We are down to the move of the last moment, in my view, and focusing on just 5% of us leaves off the hook far too much of the world population that needs to be part of the solution. I believe we need deep change in the very short term, across the affluent section of the world population. Time is scant for addressing the 5%, then the next 5-10%,  etc.

    How to instill deep, short-term change? That is the dilemma. We should call ourselves Homo lemmingiens, since we seeingly can't break the bonds of our hardwired behaviour despite a recognizable existential crisis. I see society's inabiltiy to consider sacrificing leisure air travel (in degree if not totality) as one strong indicator of this.

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  19. Larry...  Honestly, the one and only way any movement is going to happen is to get a carbon tax implemented. That is the only politically viable solution.

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  20. Rob, I'm sure it's the best bet. The trick is to make it stiff enough to get the job done.

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  21. Larry, and the trick there is just getting it started in the first place, even at a low level. As I mentioned some number of comments back, I don't think it will take much of a tax to have a fairly significant effect. Then, once it's in place and people see the benefits, it becomes far easier to raise the per ton rate.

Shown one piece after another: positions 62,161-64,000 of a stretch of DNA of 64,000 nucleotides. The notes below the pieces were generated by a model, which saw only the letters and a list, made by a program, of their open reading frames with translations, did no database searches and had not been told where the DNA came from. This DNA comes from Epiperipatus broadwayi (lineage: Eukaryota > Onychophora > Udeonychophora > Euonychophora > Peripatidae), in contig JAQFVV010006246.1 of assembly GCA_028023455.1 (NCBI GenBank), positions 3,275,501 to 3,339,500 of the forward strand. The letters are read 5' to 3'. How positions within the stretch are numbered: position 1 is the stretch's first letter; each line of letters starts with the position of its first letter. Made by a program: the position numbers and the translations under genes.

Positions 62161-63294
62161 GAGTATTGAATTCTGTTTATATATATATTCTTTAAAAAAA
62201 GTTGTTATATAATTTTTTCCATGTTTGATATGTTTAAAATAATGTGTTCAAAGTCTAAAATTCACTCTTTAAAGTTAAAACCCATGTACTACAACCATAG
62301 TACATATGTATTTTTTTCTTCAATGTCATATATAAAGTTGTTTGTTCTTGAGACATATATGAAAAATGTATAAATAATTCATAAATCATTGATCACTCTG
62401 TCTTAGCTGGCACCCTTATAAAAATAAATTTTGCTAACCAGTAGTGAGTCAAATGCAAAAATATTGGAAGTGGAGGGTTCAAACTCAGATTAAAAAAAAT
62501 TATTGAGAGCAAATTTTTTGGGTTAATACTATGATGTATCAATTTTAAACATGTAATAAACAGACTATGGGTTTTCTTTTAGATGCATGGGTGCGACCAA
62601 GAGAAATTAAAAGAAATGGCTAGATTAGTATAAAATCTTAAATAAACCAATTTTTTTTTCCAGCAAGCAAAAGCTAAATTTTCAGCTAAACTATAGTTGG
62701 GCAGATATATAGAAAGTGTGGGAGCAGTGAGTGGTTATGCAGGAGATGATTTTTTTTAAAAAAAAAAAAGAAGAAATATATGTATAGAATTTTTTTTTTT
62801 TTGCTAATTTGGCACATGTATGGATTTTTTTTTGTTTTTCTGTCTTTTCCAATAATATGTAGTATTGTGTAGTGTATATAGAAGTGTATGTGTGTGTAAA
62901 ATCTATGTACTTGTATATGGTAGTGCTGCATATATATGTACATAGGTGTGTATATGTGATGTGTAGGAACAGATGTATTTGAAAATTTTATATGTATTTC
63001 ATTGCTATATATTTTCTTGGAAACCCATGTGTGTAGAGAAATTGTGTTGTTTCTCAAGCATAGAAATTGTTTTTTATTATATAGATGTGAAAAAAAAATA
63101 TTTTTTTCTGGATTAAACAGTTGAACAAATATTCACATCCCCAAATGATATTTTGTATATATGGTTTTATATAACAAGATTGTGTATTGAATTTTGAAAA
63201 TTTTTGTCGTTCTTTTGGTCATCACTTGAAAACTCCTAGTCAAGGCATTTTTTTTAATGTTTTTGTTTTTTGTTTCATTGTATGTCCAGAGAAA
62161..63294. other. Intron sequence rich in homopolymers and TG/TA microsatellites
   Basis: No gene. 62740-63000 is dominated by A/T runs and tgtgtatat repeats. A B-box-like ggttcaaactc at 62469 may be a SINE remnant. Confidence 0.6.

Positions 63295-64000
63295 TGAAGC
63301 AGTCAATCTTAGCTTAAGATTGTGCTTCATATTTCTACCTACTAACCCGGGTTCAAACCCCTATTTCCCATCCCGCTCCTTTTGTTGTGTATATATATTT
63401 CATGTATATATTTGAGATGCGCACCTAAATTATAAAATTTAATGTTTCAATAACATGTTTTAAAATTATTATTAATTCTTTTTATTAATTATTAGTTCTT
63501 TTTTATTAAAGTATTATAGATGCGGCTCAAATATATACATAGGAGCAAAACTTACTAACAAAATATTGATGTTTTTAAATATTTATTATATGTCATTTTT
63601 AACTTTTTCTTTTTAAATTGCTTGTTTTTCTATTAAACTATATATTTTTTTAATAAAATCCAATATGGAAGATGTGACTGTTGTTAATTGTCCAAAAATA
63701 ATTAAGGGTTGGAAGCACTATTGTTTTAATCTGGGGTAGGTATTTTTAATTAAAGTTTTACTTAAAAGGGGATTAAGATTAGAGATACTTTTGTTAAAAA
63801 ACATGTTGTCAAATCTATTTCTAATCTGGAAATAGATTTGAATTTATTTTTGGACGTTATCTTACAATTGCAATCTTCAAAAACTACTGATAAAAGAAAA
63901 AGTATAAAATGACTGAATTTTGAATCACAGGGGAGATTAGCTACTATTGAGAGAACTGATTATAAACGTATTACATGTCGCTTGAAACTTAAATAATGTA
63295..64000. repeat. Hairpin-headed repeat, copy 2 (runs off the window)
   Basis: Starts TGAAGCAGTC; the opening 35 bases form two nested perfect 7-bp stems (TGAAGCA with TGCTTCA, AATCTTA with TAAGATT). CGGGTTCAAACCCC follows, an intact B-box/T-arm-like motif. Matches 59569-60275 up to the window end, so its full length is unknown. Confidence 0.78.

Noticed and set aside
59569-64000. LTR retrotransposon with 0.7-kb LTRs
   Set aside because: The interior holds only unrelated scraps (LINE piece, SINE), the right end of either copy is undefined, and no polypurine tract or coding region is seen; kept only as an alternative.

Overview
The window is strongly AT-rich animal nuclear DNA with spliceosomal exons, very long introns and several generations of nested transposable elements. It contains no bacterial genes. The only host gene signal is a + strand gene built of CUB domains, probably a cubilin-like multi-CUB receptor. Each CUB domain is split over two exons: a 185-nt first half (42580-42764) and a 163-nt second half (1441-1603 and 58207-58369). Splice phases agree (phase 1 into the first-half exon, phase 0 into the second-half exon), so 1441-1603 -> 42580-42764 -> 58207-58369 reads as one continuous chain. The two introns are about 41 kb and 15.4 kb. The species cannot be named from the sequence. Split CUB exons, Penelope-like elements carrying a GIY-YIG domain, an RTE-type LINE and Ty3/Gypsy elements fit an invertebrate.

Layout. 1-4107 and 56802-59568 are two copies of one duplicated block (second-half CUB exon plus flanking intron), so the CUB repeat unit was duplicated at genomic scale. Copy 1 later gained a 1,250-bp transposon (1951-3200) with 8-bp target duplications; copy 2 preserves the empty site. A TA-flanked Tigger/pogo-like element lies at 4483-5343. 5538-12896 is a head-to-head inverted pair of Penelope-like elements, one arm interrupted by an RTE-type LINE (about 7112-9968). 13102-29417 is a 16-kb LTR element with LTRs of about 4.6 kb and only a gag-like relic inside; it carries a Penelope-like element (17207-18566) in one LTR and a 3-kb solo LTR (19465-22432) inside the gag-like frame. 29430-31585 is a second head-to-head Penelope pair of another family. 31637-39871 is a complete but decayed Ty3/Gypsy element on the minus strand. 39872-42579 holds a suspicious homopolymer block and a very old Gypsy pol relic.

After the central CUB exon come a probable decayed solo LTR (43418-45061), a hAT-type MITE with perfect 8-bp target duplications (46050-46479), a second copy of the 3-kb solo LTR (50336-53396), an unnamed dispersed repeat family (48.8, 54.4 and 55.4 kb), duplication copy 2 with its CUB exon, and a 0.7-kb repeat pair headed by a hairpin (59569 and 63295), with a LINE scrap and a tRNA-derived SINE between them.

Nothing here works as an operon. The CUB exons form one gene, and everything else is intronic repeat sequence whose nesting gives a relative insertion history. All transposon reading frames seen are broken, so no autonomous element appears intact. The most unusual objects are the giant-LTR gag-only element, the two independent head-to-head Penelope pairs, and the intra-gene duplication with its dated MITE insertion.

The biggest challenge is merely the fact that the FF industry knows they are the ultimate losers in this game. There is no scenario where they come out okay, AFAIK. That means they're going to continue to fight this as long as they can.

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  22. Larry, my twisting of the Pareto Principle was a joke, one I have used in managing projects during a very long career. I start with the traditional 80/20 idea and then focus the team down to the *really* important things to help them find the critical path.

    And the 5% I mention isn’t quite the same thing as what Anderson talks about. I was referring rather to the 5% of countries that are doing almost all the damage, in terms of emissions. He’s talking about the societal segment that represent the really serious burners.